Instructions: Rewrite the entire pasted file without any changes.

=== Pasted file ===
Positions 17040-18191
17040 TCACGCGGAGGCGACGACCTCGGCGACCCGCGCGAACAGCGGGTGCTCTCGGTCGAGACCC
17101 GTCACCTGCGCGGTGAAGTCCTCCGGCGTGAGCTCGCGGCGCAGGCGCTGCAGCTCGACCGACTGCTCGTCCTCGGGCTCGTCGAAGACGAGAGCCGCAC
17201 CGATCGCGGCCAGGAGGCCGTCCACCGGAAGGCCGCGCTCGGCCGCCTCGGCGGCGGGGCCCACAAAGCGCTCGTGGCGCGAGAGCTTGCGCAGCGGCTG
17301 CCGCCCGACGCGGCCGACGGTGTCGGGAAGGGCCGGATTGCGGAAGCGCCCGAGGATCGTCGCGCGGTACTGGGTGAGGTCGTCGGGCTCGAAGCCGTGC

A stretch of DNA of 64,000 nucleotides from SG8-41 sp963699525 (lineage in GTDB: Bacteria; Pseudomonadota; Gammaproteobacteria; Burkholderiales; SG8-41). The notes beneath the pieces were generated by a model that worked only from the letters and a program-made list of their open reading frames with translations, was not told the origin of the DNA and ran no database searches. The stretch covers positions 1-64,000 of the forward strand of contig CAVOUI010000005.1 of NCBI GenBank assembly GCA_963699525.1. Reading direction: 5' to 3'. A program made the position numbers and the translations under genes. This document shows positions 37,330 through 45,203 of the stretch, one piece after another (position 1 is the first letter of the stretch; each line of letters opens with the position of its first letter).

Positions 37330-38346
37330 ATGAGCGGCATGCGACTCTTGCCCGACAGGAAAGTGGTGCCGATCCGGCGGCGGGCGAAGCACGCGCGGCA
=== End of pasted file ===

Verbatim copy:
Positions 17040-18191
17040 TCACGCGGAGGCGACGACCTCGGCGACCCGCGCGAACAGCGGGTGCTCTCGGTCGAGACCC
17101 GTCACCTGCGCGGTGAAGTCCTCCGGCGTGAGCTCGCGGCGCAGGCGCTGCAGCTCGACCGACTGCTCGTCCTCGGGCTCGTCGAAGACGAGAGCCGCAC
17201 CGATCGCGGCCAGGAGGCCGTCCACCGGAAGGCCGCGCTCGGCCGCCTCGGCGGCGGGGCCCACAAAGCGCTCGTGGCGCGAGAGCTTGCGCAGCGGCTG
17301 CCGCCCGACGCGGCCGACGGTGTCGGGAAGGGCCGGATTGCGGAAGCGCCCGAGGATCGTCGCGCGGTACTGGGTGAGGTCGTCGGGCTCGAAGCCGTGC

A stretch of DNA of 64,000 nucleotides from SG8-41 sp963699525 (lineage in GTDB: Bacteria; Pseudomonadota; Gammaproteobacteria; Burkholderiales; SG8-41). The notes beneath the pieces were generated by a model that worked only from the letters and a program-made list of their open reading frames with translations, was not told the origin of the DNA and ran no database searches. The stretch covers positions 1-64,000 of the forward strand of contig CAVOUI010000005.1 of NCBI GenBank assembly GCA_963699525.1. Reading direction: 5' to 3'. A program made the position numbers and the translations under genes. This document shows positions 37,330 through 45,203 of the stretch, one piece after another (position 1 is the first letter of the stretch; each line of letters opens with the position of its first letter).

Positions 37330-38346
37330 ATGAGCGGCATGCGACTCTTGCCCGACAGGAAAGTGGTGCCGATCCGGCGGCGGGCGAAGCACGCGCGGCA